When Friends Leave

I met with three new friends for coffee recently.  During our time together, one was talking and spilled coffee on the table and on her friend’s phone.  With the spilling of coffee came the spilling of tears. But her tears weren’t just about a potentially ruined (extremely expensive) phone.  They’re best friends, and little did I know, one is moving from North Carolina to Texas in a few weeks.


I watched, listened and attempted to comfort my new friend with words, but as she sobbed I couldn’t help but think back to my college days.

We were inseparable after meeting that day in music theory.  So much in common, we went at the world united.  We sang together.  We studied together.  We prayed together.  This was a spiritually growing time for both of us.  She knew all my secrets, and I knew all her struggles.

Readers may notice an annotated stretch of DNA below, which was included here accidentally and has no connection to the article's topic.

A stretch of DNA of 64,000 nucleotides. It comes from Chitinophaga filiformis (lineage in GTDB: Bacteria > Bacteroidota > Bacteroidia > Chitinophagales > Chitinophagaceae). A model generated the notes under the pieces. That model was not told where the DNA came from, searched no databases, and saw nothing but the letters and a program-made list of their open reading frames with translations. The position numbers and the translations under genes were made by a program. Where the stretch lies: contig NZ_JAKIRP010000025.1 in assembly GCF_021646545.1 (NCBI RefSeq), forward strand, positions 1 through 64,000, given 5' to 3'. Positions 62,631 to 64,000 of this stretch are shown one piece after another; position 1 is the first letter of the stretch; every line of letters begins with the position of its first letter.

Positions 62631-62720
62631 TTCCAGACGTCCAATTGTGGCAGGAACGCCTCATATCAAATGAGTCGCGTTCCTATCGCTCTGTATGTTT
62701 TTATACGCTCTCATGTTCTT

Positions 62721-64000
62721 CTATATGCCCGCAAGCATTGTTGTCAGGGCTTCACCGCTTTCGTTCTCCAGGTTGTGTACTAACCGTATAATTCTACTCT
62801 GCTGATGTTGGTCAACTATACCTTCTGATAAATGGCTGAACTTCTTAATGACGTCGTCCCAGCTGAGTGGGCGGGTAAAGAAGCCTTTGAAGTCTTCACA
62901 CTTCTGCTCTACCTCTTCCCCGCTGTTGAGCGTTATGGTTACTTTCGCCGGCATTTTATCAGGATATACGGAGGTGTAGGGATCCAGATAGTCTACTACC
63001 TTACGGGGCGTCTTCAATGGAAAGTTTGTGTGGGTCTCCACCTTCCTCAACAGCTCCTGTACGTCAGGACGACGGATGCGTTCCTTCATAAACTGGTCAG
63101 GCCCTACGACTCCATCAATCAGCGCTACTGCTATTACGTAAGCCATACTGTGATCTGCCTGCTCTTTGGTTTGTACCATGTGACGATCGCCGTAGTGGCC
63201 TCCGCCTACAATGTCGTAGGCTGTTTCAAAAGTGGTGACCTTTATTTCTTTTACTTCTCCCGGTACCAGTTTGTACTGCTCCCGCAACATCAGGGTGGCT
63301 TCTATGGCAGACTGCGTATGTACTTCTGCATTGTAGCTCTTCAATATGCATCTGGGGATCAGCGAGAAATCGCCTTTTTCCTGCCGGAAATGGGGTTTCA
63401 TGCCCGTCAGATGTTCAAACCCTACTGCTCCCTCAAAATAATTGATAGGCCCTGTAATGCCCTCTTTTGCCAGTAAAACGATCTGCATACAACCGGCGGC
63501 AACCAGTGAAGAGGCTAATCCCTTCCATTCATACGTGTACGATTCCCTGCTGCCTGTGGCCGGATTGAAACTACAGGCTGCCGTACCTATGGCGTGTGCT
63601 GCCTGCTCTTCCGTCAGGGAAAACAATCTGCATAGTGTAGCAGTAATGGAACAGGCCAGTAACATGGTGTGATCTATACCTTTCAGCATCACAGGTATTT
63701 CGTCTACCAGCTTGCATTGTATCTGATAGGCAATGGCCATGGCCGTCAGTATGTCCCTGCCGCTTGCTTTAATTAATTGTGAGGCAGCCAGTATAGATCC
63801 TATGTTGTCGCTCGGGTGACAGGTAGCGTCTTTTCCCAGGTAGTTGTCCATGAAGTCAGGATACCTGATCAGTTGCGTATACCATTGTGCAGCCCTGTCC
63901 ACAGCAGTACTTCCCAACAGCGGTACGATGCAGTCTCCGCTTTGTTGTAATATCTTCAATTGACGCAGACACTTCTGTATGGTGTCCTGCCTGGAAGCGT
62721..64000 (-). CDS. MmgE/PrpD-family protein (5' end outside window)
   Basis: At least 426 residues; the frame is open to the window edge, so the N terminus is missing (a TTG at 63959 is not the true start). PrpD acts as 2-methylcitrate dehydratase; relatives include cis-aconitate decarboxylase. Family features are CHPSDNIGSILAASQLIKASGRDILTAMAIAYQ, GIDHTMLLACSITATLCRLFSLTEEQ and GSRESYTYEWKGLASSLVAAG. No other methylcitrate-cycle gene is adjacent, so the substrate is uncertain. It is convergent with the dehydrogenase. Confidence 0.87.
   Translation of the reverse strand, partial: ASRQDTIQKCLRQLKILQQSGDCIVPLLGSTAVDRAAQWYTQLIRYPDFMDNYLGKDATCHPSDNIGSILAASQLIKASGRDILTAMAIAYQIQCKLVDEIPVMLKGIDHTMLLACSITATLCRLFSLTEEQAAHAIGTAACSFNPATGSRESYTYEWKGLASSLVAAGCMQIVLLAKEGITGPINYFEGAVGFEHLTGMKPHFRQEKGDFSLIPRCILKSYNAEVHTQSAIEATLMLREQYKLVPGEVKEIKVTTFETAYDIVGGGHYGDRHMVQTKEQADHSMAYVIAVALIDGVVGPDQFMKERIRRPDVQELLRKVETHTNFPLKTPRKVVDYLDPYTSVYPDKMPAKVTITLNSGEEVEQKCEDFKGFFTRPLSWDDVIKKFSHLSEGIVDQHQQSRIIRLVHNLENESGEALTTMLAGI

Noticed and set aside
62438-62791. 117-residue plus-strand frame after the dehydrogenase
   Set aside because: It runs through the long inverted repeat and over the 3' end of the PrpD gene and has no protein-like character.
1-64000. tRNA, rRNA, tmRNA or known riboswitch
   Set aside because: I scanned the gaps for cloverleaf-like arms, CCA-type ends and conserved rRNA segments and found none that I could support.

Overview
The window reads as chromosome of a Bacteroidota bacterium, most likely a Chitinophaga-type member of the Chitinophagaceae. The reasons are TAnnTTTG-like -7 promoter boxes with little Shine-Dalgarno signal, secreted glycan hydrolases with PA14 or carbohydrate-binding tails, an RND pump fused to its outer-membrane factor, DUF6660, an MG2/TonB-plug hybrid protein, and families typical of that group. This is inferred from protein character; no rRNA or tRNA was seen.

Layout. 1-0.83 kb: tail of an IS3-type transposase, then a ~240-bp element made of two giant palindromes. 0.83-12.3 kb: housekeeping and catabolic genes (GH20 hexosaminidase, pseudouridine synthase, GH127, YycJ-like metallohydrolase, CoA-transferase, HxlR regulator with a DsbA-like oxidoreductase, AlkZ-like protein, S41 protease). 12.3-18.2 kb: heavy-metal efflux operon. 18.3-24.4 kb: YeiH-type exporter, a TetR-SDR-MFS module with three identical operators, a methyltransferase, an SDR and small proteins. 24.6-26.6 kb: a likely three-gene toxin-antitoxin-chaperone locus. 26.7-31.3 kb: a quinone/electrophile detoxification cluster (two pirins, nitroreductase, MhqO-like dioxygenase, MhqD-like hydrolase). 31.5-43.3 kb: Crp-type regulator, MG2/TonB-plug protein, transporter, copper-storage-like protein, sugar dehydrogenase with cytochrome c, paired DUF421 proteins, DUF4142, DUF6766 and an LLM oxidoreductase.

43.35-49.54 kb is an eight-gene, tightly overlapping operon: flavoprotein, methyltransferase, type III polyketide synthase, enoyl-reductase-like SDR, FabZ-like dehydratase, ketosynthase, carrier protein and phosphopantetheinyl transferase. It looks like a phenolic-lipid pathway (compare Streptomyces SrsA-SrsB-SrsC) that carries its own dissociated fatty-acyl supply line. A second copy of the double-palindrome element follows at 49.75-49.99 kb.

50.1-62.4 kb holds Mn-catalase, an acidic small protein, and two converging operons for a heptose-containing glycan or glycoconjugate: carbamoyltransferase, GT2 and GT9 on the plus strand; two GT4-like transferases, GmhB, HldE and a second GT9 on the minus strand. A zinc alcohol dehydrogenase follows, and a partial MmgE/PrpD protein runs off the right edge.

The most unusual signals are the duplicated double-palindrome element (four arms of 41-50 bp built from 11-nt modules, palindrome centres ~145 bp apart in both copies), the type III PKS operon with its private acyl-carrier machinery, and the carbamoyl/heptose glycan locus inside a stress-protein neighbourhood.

When I changed my major to nursing, I also changed schools.  But we made it.  Our hearts stayed connected.  At my wedding she was maid of honor and sang the song she had written called Love Never Fails.

This time the miles between us were longer.  California was where my husband was from, so I went.

At first days would pass, then weeks, then months between times that we would talk.  I always thought there was just an understanding between us.  We each had busy lives, but our love for each other would never change.